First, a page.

TUESDAY, Oct. 5 (HealthDay News) -- The American Academy of
Pediatrics has issued a report that outlines new guidelines
concerning the iron needs of infants and children.
The report also details new procedures for identifying and
following up on signs of iron deficiency and iron anemia --
procedures that rely not just on a single test, but rather a
combination of screening techniques.
"Iron deficiency remains common in the United States," report co-author Dr. Frank Greer, a former chair of the American Academy of Pediatrics committee on nutrition, said in an AAP news release. "And now we know more about the long-term, irreversible effects it can have on children's cognitive and behavioral development. It's critical to children's health that we improve their iron status starting in infancy."
"Ideally, we would prevent iron deficiency and iron-deficiency anemia with a diet consisting of foods that are naturally rich in iron," report co-author Dr. Robert Baker, a member of the executive committee of the AAP section on gastroenterology, hepatology and nutrition, said in the same release.
"Feeding older infants and toddlers foods like meat, shellfish, legumes and iron-rich fruits and vegetables, as well as iron-fortified cereals and fruits rich in vitamin C, which help iron absorption, can help prevent iron deficiency," Baker noted. "In some cases, children will still need liquid iron supplements or chewable vitamins to get the iron they need."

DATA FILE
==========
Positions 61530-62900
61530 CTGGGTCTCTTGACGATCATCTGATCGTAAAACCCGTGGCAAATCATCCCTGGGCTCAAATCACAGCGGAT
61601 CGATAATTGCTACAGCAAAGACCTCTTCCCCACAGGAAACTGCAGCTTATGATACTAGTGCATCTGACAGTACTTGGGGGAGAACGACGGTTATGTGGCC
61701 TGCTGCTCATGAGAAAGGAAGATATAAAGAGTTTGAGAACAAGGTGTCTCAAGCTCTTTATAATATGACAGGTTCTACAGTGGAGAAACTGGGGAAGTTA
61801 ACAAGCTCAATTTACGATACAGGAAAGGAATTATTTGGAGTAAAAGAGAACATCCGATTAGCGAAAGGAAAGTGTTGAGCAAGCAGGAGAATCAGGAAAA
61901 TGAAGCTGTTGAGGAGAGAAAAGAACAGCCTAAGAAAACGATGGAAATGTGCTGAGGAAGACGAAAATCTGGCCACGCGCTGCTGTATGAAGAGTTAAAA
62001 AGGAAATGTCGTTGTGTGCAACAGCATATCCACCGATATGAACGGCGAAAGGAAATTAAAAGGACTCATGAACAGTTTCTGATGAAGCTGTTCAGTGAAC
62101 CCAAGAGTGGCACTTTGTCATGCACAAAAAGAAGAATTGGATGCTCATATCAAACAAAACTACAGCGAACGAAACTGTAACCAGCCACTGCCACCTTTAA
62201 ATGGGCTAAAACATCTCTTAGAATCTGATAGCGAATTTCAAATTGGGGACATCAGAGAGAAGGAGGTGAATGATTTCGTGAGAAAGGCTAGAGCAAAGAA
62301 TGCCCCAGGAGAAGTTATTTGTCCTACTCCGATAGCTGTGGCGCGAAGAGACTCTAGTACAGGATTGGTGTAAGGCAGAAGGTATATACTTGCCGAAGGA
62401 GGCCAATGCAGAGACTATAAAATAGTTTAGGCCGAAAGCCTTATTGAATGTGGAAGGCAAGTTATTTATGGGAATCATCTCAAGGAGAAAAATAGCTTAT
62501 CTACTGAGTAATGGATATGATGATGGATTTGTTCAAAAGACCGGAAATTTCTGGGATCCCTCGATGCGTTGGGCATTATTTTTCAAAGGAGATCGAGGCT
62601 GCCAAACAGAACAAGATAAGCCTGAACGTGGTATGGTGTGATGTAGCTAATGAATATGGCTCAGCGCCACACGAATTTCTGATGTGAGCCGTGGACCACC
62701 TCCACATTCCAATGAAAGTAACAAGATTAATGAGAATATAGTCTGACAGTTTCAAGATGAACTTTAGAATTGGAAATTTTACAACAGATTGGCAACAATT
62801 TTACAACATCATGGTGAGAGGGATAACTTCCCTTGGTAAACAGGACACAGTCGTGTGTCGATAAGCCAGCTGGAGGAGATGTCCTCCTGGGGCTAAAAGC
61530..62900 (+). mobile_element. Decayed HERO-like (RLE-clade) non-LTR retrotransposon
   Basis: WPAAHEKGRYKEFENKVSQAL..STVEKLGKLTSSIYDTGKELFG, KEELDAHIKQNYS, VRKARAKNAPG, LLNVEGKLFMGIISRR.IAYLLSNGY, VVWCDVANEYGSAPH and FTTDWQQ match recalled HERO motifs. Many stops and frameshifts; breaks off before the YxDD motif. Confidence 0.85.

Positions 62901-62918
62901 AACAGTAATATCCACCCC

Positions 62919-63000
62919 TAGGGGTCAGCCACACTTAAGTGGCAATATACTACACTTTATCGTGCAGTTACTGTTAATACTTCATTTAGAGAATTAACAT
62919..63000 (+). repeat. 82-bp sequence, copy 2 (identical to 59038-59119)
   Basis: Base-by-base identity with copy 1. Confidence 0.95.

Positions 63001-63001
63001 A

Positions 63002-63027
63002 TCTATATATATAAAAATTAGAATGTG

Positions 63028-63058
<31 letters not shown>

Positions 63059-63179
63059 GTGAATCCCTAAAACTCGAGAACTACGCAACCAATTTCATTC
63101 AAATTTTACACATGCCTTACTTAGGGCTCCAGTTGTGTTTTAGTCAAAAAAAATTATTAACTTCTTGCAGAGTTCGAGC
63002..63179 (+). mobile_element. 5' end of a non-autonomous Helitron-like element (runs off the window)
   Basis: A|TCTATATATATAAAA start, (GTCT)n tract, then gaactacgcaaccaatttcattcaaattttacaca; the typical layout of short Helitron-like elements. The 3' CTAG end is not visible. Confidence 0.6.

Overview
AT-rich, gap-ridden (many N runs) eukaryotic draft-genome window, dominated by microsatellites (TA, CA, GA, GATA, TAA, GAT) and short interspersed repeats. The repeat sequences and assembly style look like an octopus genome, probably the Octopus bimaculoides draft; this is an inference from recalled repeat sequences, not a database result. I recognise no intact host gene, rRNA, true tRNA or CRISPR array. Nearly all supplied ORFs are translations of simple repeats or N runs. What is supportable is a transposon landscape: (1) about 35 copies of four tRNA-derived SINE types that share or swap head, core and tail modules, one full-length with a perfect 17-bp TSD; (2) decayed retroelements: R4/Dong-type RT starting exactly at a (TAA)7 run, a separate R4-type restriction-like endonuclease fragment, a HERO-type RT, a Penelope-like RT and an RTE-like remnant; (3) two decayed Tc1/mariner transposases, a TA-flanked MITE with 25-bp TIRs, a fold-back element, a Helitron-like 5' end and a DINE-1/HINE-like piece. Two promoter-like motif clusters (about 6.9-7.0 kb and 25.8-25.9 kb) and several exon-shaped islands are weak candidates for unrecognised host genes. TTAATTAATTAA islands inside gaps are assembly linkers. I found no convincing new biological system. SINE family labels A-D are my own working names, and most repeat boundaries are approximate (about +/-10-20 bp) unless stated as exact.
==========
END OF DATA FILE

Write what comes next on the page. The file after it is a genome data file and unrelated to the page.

Greer, Baker and their colleagues presented the report recently
at the academy's National Conference & Exhibition in San
Francisco. Report details are also to be published in the November
Having dropped among American children following the
introduction of iron-fortified formulas and foods during the 1970s,
iron deficiency is nonetheless a problem that still affects
anywhere from 4 percent to 15 percent of infants and toddlers up to
the age of 3.
To prevent iron deficiency the academy recommends that
breast-fed infants be given 1 mg/kg per day of iron supplementation
starting at 4 months, until a child begins to consume
iron-fortified cereals. Experts note that while infants have enough
iron in the first four months of life, breast milk does not
actually contain a lot of iron.
That said, infants on formula do not need additional iron
supplementation, according to the AAP, and whole milk should not be
given in the first year.
Those babies eating food between the ages of 6 months and 1 year
should be given red meat and iron-rich vegetables to satisfy their
need for 11 mg of iron a day. The AAP originally misstated that
amount in a news release issued last week.
That need drops to 7 mg a day between the ages of 1 year and 3
years, and ideally this should also come from red meat, vegetables,
and fruits with vitamin C to facilitate iron absorption.
Supplements may also be given during this time, according to the
Babies born prematurely should be provided a minimum of 2 mg/kg
of iron daily until 1 year of age. This means that those being
breast-fed need to be given a 2 mg supplement daily beginning at
1 month of age, and continuing until he or she begins to eat
fortified cereals or iron-rich foods, according to the academy.
For more on iron and children, visit the
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